First, she said she has 24 investments and loves doing it because it brings her back to her youth as a 23-year-old waitress. Well, except now she would be a very wealthy waitress. She said these investments aren’t charity, it’s about making money, and she looks for people who have the drive and backbone to make that happen.
Q1: What makes you invest?
1. Entrepreneurs that can handle objections and stress
“My clear winners, my most successful salespeople and entrepreneurs – who are also salespeople – are fabulous at overcoming objections every single day of their life and they have an inability to feel sorry for themselves,” she said.
She admits these may not be the smartest people, but that doesn’t matter. Their tenacity and quick recovery time leads to success.
2. Plain talk
Corcoran said stay away from using complicated lingo – your pitch should make sense to a 5-year-old.
“When someone talks too fancy, I know they’re overeducated, it gets in the way of success right now,” Corcoran said.
She wants to her – this is my business, this is why it works, this is my plan.
3. Long-term passion
The first three months in a relationship are the honeymoon stage. Corcoran wants to find entrepreneurs who will maintain that excitement, enthusiasm and passion for the long haul.
4. Marketing maven
Entrepreneurs need a marketing difference because marketing is half the success of the business.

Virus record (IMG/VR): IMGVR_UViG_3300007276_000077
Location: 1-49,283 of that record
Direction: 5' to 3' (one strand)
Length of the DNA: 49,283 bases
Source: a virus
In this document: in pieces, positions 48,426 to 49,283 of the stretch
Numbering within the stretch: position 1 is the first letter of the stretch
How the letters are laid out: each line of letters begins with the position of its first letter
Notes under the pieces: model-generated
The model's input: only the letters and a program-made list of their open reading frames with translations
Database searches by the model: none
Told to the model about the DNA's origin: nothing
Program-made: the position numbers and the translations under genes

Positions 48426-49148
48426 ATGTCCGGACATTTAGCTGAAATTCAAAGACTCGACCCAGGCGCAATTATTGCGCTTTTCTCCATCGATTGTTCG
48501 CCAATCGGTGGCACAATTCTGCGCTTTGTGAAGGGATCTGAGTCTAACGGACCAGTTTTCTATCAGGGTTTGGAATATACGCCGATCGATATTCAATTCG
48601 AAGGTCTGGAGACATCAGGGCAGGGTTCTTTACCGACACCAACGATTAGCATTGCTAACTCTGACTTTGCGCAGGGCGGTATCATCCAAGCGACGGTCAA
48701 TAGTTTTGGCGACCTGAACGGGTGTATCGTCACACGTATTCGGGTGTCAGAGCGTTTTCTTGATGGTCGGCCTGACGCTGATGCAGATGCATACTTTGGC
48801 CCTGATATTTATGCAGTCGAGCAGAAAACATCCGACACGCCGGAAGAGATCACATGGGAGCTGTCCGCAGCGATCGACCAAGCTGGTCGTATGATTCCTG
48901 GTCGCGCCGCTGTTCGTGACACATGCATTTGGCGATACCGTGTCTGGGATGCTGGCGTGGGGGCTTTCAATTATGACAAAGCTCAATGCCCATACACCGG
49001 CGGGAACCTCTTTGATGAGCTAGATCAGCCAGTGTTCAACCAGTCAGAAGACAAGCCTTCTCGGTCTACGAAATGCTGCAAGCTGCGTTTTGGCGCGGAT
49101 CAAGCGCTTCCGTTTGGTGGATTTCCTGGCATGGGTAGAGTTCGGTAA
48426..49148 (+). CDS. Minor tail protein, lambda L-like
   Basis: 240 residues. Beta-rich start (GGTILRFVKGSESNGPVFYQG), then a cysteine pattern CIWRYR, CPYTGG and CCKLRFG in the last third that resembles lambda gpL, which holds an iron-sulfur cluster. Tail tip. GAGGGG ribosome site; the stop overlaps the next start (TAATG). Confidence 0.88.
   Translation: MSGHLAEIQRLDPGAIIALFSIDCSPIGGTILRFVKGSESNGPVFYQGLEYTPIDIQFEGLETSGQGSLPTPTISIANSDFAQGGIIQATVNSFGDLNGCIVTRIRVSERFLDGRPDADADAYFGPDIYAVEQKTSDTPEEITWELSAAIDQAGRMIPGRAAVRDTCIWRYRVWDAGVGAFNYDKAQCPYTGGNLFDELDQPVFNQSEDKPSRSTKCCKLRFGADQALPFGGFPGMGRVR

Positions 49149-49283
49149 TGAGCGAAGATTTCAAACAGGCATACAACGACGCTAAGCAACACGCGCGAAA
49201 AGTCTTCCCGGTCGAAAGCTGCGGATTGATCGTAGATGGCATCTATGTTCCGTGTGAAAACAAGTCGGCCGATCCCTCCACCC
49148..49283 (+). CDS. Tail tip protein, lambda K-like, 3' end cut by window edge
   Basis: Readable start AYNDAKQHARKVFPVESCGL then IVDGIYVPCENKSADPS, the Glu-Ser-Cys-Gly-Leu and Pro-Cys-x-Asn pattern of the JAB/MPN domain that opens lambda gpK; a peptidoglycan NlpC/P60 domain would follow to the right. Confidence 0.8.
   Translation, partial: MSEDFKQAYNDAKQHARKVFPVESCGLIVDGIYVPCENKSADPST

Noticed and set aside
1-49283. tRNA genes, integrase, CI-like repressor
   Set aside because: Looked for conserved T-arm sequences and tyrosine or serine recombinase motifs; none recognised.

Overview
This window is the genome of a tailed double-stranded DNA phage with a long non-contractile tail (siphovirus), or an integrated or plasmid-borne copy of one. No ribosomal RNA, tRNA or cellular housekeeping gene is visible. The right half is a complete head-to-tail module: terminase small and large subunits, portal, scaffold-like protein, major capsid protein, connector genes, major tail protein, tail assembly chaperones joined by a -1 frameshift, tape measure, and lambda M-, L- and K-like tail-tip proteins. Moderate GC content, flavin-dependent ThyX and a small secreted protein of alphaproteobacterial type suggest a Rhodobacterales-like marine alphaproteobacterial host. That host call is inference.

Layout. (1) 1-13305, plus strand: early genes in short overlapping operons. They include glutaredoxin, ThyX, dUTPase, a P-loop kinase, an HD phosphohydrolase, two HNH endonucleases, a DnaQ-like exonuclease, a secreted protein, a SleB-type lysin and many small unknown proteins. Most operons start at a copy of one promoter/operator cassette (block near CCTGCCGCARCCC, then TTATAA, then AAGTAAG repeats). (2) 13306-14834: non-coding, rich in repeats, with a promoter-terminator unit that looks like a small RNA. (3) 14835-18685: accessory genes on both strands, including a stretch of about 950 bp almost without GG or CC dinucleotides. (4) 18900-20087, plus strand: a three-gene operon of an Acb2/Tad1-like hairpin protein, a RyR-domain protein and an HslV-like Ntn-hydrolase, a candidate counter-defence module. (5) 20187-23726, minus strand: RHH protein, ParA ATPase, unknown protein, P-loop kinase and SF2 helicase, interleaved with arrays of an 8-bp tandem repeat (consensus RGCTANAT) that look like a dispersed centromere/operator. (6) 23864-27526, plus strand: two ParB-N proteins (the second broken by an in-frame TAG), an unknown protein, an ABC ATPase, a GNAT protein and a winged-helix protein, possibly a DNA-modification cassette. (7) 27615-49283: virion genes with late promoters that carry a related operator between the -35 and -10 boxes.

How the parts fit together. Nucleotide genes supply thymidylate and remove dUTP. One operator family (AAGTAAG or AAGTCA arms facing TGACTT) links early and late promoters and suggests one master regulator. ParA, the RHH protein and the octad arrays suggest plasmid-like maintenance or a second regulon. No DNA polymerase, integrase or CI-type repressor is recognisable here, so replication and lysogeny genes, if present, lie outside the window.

Q2: Can you speak to a time you failed you failed and what you learned from it?
Corcoran has a background in real estate, and one of her first ideas was Homes on Tape (she recognizes the acronym was HOT), so people could pick apartments from home. “I blew $71,000 on that stupid idea.” In an attempt to save face – she put the homes on tape on Internet, and well, it was hot.
“Every huge success I had was on the hind of failure,” she said.
Q3: How important is intellectual property in your decision to invest?
She said it’s overrated, “It breaks my heart to see people spend a lot of money on patents before they have their first sale. The right time to do all of that work is after you have people who want to buy.”
Business schools may say patents are important, but Corcoran said it’s “grossly overrated.”
Q4: How actively involved are you in each startup your involved with and how do you allocate your time?
After two years of spending way too much time on the startups, Corcoran started allocating her time differently. Now, in the beginning, she spends spend as much time as possible learning the business and getting to know who she signed up to work with.
“The minute I sense the entrepreneur isn’t smart, enough fast enough, I don’t spend any more time with them. In my heart of hearts I think they’re never gonna make it, they don’t have what it takes.”
She will even goes as far as to take the framed picture she has with that entrepreneur and turn it upside down. She’s not that harsh – she’ll still support them and answer their emails, she just won’t look at their faces every day. Sounds fair.
Q5: What role does barrier to entry make in your analysis in making an investment?